Former All-American sprinter Sawyer Pehkonen decided to trade the 400-meter run for five miles during his final year at Oklahoma Christian University.
After Pehkonen, a senior from Fort Collins, CO, utilized his four years of eligibility for track and field, he made the decision to join the cross-country team for the 2018-19 season.
“Why not join a team I love and do what I really love?” Pehkonen said.
Pehkonen joined the Oklahoma Christian track and field program as a sophomore for the 2015-16 season after he transferred from a Division I program at the University of Northern Colorado.
While at Northern Colorado, Pehkonen specialized in the 400-meter race and was a part of the outdoor 4×400 meter relay team that broke a 17-year-old school record with a new time of 3:09.2.
Despite his success, Pehkonen said he did not enjoy the pressures and difficult expectations of the Division I environment at Northern Colorado, so he looked for another school.
“I attended a state school my freshman year and quickly realized it just wasn’t a good fit for me and they didn’t have what I wanted to study,” Pehkonen said. “I honestly searched Christian engineering schools with track and field on Google and Oklahoma Christian was the first one that popped up.”
After doing some research, Pehkonen said his attitude and goals fit better into the program at Oklahoma Christian.
“In Division I, they always told us academics came first, but I didn’t see that within,” Pehkonen said. “To a lot of fellow athletes, track was pretty much everything to them. When I got to Oklahoma Christian, I found people a lot more involved in their academics and that’s what I was looking for. It was just like my entire life was running and I didn’t really like that. I loved running, but I didn’t want it to identify me. I wanted other things, too.”
Oklahoma Christian competes in the NCAA Division II Great American Conference for track and field, which afforded Pehkonen the opportunity to compete at a high level while also focusing on his academics as a mechanical engineering major.
“The coaches [at Oklahoma Christian] were awesome because they were really flexible with my schedule,” Pehkonen said. “That’s one thing I didn’t get at Northern Colorado. They wouldn’t work with my schedule, but the coaches at Oklahoma Christian supported me studying engineering and doing something really difficult.”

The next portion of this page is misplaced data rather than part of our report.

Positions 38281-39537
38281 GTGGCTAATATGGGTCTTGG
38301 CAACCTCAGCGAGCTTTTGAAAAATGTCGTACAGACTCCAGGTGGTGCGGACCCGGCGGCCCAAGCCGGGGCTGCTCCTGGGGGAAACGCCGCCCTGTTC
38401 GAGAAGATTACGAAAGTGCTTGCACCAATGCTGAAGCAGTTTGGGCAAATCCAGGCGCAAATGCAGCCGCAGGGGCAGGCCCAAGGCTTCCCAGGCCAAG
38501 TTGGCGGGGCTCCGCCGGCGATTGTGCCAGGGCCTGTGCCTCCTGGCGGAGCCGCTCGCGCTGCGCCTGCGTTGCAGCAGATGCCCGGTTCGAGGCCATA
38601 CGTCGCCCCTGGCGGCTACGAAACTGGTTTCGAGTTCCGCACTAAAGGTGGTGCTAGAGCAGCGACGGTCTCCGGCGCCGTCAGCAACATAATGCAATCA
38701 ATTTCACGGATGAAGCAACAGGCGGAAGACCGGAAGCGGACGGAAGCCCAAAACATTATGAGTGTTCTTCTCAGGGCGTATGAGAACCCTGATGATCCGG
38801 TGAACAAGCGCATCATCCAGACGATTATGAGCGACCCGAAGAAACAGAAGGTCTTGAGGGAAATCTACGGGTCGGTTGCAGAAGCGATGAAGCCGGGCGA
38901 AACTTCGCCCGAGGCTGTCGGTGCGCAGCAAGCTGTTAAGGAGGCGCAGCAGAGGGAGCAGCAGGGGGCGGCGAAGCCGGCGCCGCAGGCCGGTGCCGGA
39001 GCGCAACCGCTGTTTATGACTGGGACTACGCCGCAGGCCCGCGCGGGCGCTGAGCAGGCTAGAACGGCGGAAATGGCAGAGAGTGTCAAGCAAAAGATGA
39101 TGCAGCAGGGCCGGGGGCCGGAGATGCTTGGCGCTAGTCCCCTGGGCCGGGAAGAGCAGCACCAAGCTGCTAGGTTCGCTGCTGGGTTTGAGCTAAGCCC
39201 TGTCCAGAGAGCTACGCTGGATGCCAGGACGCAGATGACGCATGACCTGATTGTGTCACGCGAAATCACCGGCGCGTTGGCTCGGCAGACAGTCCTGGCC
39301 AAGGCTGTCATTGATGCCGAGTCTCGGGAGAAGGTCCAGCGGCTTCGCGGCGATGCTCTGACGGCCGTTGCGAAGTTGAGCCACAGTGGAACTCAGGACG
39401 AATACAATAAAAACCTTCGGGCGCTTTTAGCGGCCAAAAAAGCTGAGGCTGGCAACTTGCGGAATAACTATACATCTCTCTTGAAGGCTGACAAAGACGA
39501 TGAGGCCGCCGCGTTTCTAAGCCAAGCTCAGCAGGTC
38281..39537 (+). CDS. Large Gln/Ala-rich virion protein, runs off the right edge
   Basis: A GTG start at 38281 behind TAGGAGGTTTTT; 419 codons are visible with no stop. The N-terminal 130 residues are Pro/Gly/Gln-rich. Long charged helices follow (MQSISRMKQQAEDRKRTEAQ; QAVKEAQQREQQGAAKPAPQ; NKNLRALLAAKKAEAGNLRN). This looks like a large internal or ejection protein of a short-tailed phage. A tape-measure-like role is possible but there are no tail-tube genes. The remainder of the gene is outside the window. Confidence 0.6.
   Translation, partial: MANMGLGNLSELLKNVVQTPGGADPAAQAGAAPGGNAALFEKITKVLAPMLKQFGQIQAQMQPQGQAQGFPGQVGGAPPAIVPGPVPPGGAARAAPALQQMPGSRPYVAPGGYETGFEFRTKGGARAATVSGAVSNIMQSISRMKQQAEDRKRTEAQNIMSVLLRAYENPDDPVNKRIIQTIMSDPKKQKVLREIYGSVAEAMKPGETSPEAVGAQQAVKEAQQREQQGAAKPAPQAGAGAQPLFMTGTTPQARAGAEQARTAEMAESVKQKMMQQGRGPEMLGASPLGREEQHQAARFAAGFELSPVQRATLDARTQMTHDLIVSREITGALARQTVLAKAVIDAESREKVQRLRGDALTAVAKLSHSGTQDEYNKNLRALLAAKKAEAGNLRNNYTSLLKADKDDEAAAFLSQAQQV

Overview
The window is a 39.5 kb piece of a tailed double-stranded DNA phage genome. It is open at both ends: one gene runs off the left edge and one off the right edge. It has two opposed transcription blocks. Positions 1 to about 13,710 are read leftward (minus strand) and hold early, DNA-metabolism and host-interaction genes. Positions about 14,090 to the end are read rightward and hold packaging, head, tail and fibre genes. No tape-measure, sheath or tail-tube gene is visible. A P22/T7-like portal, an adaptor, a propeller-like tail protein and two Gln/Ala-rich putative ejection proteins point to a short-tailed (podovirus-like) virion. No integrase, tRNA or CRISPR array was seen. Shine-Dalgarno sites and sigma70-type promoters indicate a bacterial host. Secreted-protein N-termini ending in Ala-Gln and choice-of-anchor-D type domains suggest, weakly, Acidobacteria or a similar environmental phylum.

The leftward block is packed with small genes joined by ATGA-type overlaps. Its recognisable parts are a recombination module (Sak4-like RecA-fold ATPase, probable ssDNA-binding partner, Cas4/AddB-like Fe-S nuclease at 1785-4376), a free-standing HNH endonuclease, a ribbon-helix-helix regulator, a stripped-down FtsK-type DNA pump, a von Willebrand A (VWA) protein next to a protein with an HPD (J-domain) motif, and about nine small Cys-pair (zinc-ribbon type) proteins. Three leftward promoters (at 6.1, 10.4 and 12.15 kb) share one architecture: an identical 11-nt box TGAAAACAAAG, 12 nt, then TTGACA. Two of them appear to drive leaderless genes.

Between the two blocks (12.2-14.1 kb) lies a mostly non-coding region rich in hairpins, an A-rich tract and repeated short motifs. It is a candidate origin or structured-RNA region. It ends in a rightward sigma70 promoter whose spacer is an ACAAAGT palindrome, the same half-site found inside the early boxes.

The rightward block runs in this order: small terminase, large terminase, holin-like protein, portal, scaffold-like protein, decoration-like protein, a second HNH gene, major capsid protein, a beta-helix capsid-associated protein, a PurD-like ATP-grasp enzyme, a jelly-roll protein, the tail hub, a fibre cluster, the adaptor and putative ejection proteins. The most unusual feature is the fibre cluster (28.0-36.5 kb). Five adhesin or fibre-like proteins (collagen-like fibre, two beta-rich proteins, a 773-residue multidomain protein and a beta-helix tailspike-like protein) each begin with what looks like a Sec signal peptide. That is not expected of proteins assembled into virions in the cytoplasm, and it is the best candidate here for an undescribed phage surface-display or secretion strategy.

Pehkonen also ran the 400 when he came to Oklahoma Christian. He joined senior Landon Huslig on the 4×400 relay team. According to Pehkonen, the two of them created an aura of hard work and discipline, which led to their success on the track.
“Landon—him and I were extremely similar,” Pehkonen said. “We’re just kind of grinders. We love to get out there and run ourselves into the ground and really, really work hard. We just kind of fed off of each other in training and I think that kind of trickled down. I honestly think that’s my best accomplishment—just showing up and working really hard and then having a lot of the younger kids watch me work really hard, and that’s how we got a relay to Nationals— Landon and I just creating a culture of discipline.”
In his final season running track for Oklahoma Christian last spring, Pehkonen ran the third leg of the 4×400 indoor relay at the Division II National Championship meet and placed seventh, earning All-American honors for the second time in his career.
Now this fall, Pehkonen looks to bring his athletic talents to the cross country team. On Sept. 2, Pehkonen ran his first meet in the University of Central Oklahoma Land Run. He placed 55th out of 60 with a time of 24:35.7.
After finding success running the 400, Pehkonen said it was a difficult transition from sprinting to the long distance running required for cross country.
“Respect was my first thought after my first cross-country meet on Saturday,” Pehkonen said. “It probably was athletically the most humbling experience in my college career, which for me is cool to finish out that way.
Despite the challenges accompanying the change of sport, Pehkonen’s wife, Oklahoma Christian runner Rachel Meyers, said she knows he will work hard this season no matter the outcome.
“Sawyer is one of the most hardworking people I’ve ever met and most disciplined,” Rachel Pehkonen said. “He goes to bed early every single night. He eats all the right things. He is very structured and very competitive. If he sets his mind to something, he works so hard for it. Our coach just gave him a crazy training schedule this summer and said, ‘If you make it, you make it. If you don’t, it won’t hurt you,’ and he just jumped right into it.”